Monster list of free online college courses
A wide variety of topics are covered.
Just the other day, we were thinking it might be time to brush up on advanced complexity theory. And because we're expanding our vegetable garden, knowing more about soil mechanics might help. (Well, maybe not because we haven't taken the prerequisites.)
And in case we've forgotten about the particular charms and indignities of aging, we can take free courses on that too, courtesy of Johns Hopkins.
If you have knowledge gaps you want to fill, you can do it online -- for free. To help you find a particular topic, UniversitiesandColleges.org is building "The master list of free online college courses." Feel free to let them know of courses that don't yet appear.
We had no idea how engaging these free online courses could be until we checked out a few on this massive list.
For instance, a course available through the Massachusetts Institute of Technology's OpenCourseWare caught our eye -- American Consumer Culture. Two of the books on the reading list can be downloaded for free from Project Gutenberg. Two others, including "Fast Food Nation," are likely available at the local library.
The related reading is intriguing as well, and includes the Museum of the Moving Image's "The Living Room Candidate: Presidential Campaign Commercials 1952-2008." That's right. You can watch hundreds of old political commercials, if you're so inclined. If not, move on to Game Theory, or take French online.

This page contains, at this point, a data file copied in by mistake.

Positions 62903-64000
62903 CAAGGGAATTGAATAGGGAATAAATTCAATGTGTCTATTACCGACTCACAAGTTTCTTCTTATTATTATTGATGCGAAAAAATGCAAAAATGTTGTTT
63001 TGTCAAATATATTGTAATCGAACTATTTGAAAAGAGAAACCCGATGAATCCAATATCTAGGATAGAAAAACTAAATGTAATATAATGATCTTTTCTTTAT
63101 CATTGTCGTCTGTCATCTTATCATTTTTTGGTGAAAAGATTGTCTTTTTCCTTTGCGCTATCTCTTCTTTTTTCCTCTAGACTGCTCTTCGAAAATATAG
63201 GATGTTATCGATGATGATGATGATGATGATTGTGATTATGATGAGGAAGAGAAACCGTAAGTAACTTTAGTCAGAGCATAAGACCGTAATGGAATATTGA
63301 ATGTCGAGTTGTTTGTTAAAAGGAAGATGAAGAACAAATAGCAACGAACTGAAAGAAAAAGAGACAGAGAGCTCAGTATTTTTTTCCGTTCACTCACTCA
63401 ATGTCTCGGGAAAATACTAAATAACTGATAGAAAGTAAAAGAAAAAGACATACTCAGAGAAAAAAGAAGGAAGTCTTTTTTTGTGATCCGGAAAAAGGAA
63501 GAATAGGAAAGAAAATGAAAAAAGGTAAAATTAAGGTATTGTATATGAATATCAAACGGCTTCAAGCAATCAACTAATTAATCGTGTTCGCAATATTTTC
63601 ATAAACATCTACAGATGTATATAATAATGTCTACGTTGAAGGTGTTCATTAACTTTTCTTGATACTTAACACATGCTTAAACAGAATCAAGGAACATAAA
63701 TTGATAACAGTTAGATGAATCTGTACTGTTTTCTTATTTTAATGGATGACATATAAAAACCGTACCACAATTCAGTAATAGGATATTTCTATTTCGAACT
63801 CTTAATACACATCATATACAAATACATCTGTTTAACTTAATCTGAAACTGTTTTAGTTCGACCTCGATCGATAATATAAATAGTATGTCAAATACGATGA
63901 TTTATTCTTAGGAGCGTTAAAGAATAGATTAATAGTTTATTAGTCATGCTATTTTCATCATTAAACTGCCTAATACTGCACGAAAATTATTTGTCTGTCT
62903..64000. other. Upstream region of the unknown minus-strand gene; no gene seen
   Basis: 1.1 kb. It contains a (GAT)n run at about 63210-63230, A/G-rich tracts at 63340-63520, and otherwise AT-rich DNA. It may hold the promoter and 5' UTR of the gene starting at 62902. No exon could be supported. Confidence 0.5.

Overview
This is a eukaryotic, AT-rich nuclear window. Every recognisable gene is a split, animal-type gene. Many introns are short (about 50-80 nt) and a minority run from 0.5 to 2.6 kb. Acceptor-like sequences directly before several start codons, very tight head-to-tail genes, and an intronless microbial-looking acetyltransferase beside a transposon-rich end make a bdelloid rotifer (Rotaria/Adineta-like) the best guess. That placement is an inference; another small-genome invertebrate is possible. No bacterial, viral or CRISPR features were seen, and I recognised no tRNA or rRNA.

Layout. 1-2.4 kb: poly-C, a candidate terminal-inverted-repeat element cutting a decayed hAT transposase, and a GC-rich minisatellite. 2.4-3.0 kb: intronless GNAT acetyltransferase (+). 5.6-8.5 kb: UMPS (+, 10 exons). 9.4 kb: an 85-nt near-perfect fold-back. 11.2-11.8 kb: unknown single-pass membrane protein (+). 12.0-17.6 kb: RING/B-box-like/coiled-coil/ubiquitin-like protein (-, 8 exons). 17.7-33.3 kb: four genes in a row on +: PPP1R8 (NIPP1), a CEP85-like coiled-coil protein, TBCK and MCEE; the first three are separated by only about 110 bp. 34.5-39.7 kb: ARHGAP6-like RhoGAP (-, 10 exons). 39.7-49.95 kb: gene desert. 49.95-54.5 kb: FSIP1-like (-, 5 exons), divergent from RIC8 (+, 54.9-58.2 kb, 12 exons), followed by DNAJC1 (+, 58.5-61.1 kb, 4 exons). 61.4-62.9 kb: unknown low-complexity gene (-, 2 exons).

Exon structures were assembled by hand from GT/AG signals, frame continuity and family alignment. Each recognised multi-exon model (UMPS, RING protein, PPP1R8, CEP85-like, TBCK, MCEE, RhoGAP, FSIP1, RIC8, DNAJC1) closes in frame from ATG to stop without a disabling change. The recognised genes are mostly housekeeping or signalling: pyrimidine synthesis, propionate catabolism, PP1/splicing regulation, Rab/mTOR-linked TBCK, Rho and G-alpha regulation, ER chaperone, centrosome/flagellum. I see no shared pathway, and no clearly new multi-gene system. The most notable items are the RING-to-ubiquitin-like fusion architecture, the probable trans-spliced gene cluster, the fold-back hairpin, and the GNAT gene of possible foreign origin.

For better or worse, taking free online courses is not the same as enrolling in a class. Your study is self-directed and you won't earn credits toward a degree. But homework and exams are optional.
Costs can be involved but they're optional too. For instance, if we
really had the background to understand the MIT course on advanced
complexity theory (not even close), we could download the lecture notes
for free but we'd also want to acquire the recommended books.
Published June 5, 2009
Copyright © 2014 Microsoft. All rights reserved.
ABOUT SMART SPENDING
LATEST BLOG POSTS
Nearly half of family caregivers spend more than $5,000 a year, plus caregiving affects their jobs and retirement plans.
- America's most counterfeited products
- Driver survey: Men irked by phone talkers, women by lane cutters
- 5 reasons to take the company buyout (and 5 not to)
- Tired of Fed-watching, saver? Check out these banks instead
- New software targets credit card thieves at gas pumps
- Thinking of holiday shopping? Do a reality check first
VIDEO ON MSN MONEY
BLOGS WE LIKE
MUST-SEE ON MSN
A charcuterie master shares his process for cold-smoking meat at home.
- Jetpacks about to go mainstream
- Weird things covered by home insurance
- Bing: 70 percent of adults report 'digital eye strain'